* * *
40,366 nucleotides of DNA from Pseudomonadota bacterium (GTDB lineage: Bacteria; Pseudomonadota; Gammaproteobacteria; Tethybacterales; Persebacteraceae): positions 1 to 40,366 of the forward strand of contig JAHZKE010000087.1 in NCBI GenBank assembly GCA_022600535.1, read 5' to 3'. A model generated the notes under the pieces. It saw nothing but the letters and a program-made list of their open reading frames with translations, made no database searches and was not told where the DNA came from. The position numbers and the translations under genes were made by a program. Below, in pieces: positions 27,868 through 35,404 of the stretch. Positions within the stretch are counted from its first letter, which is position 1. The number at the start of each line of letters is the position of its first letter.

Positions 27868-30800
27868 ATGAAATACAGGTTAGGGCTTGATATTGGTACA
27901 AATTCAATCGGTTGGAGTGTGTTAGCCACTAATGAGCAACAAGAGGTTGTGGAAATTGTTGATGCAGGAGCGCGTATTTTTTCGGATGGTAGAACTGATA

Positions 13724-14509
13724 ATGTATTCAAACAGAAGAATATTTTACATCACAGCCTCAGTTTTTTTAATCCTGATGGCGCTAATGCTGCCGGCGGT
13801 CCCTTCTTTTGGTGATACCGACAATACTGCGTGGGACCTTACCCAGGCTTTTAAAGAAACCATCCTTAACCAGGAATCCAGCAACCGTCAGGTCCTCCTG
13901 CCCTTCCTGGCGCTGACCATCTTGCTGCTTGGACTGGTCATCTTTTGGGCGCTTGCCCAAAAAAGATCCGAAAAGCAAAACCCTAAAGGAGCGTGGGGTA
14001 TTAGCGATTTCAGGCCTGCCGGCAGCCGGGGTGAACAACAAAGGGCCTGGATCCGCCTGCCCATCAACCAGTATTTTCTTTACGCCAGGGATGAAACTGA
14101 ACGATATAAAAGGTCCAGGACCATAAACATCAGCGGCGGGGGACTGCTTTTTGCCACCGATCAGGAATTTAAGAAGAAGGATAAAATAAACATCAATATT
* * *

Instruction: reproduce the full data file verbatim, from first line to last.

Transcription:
40,366 nucleotides of DNA from Pseudomonadota bacterium (GTDB lineage: Bacteria; Pseudomonadota; Gammaproteobacteria; Tethybacterales; Persebacteraceae): positions 1 to 40,366 of the forward strand of contig JAHZKE010000087.1 in NCBI GenBank assembly GCA_022600535.1, read 5' to 3'. A model generated the notes under the pieces. It saw nothing but the letters and a program-made list of their open reading frames with translations, made no database searches and was not told where the DNA came from. The position numbers and the translations under genes were made by a program. Below, in pieces: positions 27,868 through 35,404 of the stretch. Positions within the stretch are counted from its first letter, which is position 1. The number at the start of each line of letters is the position of its first letter.

Positions 27868-30800
27868 ATGAAATACAGGTTAGGGCTTGATATTGGTACA
27901 AATTCAATCGGTTGGAGTGTGTTAGCCACTAATGAGCAACAAGAGGTTGTGGAAATTGTTGATGCAGGAGCGCGTATTTTTTCGGATGGTAGAACTGATA

Positions 13724-14509
13724 ATGTATTCAAACAGAAGAATATTTTACATCACAGCCTCAGTTTTTTTAATCCTGATGGCGCTAATGCTGCCGGCGGT
13801 CCCTTCTTTTGGTGATACCGACAATACTGCGTGGGACCTTACCCAGGCTTTTAAAGAAACCATCCTTAACCAGGAATCCAGCAACCGTCAGGTCCTCCTG
13901 CCCTTCCTGGCGCTGACCATCTTGCTGCTTGGACTGGTCATCTTTTGGGCGCTTGCCCAAAAAAGATCCGAAAAGCAAAACCCTAAAGGAGCGTGGGGTA
14001 TTAGCGATTTCAGGCCTGCCGGCAGCCGGGGTGAACAACAAAGGGCCTGGATCCGCCTGCCCATCAACCAGTATTTTCTTTACGCCAGGGATGAAACTGA
14101 ACGATATAAAAGGTCCAGGACCATAAACATCAGCGGCGGGGGACTGCTTTTTGCCACCGATCAGGAATTTAAGAAGAAGGATAAAATAAACATCAATATT